White house knew of Solyndra layoff plans

An auction sign is shown at bankrupt Solyndra headquarters in Fremont, Calif., Monday, Oct. 31, 2011 before Wednesday's auction. Solyndra received a one half billion dollar loan guarantee from the government before filing for bankruptcy in Sept. 2011. (AP Photo/Paul Sakuma)
January 18, 2012 1:20:40 PM PST
Senior White House officials knew in late October 2010 that government-backed Solyndra was planning to lay off nearly 20 percent of its workforce just prior to the congressional elections the next month, recently released e-mails show.

E-mails released by the White House last week showed that Heather Zichal, an energy aide to President Barack Obama, relayed the news about the Fremont-based solar firm's planned layoffs to top White House officials, including Communications Director Dan Pfeiffer and senior adviser Valerie Jarrett and Vice Presidential Chief of Staff Ron Klain.

"Here's the deal ? Solyndra is going to announce they are laying off 200 of their 1,200 workers," Zichal wrote on Oct. 27, 2010. "No es bueno."

The e-mails don't show that anyone at the White House urged Solyndra to delay layoffs. The Department of Energy, however, pressured the company to hold off until after the Nov. 2 election, according to e-mails from Solyndra's biggest investor, Argonaut Private Equity.

Solyndra later delayed its layoffs until one day after the elections.

The chain of correspondence shows that both the Energy Department and White House were aware of Solyndra's plans. In November, e-mails showed that Solyndra's then-CEO Brian Harrison himself first warned the department on Oct. 25, 2010, that he planned to lay off employees and contractors and would shut down the original Solyndra factory on Oct. 28, three days later.

Three days after the White House learned of the plans, electronic correspondence released by Republicans on the House Energy and Commerce Committee investigating the federal loan to Solyndra revealed that a business unit of Solyndra's biggest investor was aware of pressure from unnamed officials at the Energy Department not to lay off workers in October, before the 2010 congressional elections.

"They did push very hard for us to hold our announcement of the consolidation to employees and vendors to Nov. 3 ? oddly they didn't give a reason for that date," Steve Mitchell, an adviser for Argonaut Private Equity, wrote on Oct. 30, 2010.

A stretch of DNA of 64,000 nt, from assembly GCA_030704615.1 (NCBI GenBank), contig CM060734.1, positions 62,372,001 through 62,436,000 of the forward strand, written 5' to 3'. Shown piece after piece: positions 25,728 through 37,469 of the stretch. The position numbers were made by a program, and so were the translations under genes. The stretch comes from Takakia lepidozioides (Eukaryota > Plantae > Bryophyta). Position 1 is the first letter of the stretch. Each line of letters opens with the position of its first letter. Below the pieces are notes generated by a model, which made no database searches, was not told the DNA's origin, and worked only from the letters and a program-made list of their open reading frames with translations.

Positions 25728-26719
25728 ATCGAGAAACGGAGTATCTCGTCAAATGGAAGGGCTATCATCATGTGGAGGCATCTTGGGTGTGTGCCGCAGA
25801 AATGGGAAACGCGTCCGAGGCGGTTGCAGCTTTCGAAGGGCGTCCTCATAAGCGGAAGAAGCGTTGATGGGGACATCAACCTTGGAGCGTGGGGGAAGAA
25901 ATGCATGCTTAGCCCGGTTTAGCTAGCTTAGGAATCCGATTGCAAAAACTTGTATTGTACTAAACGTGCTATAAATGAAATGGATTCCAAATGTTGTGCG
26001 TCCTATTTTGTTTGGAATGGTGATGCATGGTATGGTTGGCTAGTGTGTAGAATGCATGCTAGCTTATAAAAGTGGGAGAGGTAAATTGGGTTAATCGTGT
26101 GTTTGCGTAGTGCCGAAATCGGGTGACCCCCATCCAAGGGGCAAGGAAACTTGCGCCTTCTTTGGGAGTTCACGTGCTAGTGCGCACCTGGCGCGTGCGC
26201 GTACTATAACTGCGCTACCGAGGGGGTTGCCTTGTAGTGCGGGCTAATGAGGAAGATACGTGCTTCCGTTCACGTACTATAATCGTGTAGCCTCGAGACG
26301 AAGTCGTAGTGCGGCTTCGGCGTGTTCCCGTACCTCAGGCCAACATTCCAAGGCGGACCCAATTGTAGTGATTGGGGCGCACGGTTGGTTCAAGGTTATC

Later Argonaut e-mails also said, "The DOE has requested a delay until after the election (without mentioning the election)."

Solyndra received $535 million in the first loan from the Energy Department's $36 billion loan guarantee program, funded through the American Recovery and Reinvestment Act. However, Solyndra struggled as market conditions swiftly changed, making its thin-film cylindrical solar panels uneconomical.

Solyndra filed for bankruptcy protection in August 2011 and laid off more than 1,100 workers in September, the same month the FBI raided Solyndra's headquarters. Last month, a grand jury began probing Solyndra, which could lead to criminal indictments.

Obama visited Solyndra in May 2010, as e-mails showed his top advisers, including Jarrett and Klain, knew about Solyndra's precarious financial condition. During his visit, Obama hailed Solyndra, telling factory workers, "The true engine of economic growth will always be companies like Solyndra."

Republicans have accused the White House of backing Solyndra for political reasons. Solyndra's biggest investor, George Kaiser Family Foundation head George Kaiser, bundled $50,000 for the Obama presidential campaign in 2008. Argonaut Ventures is a unit of the Kaiser Family Foundation.

"The sad truth is the Solyndra loan was tainted by stimulus politics from the outset, being rushed out the door over the protests of the administration's top experts, layoffs delayed until after the 2010 elections and an indefensible loan restructuring, all of which has left taxpayers on the hook for half a billion dollars," said House Energy and Commerce Committee Chairman Fred Upton, R-Mich., and U.S. Rep. Cliff Stearns, R-Fla., chairman of the investigations subcommittee.

The White House, Energy Secretary Steven Chu and the Kaiser Family Foundation have denied that politics factored into Solyndra's loan. Chu said in November that he did not ask Solyndra to delay the layoffs but that his general counsel's office is investigating who at his department did.

Story courtesy of our media partners at California Watch (A Project of the Center for Investigative Reporting)


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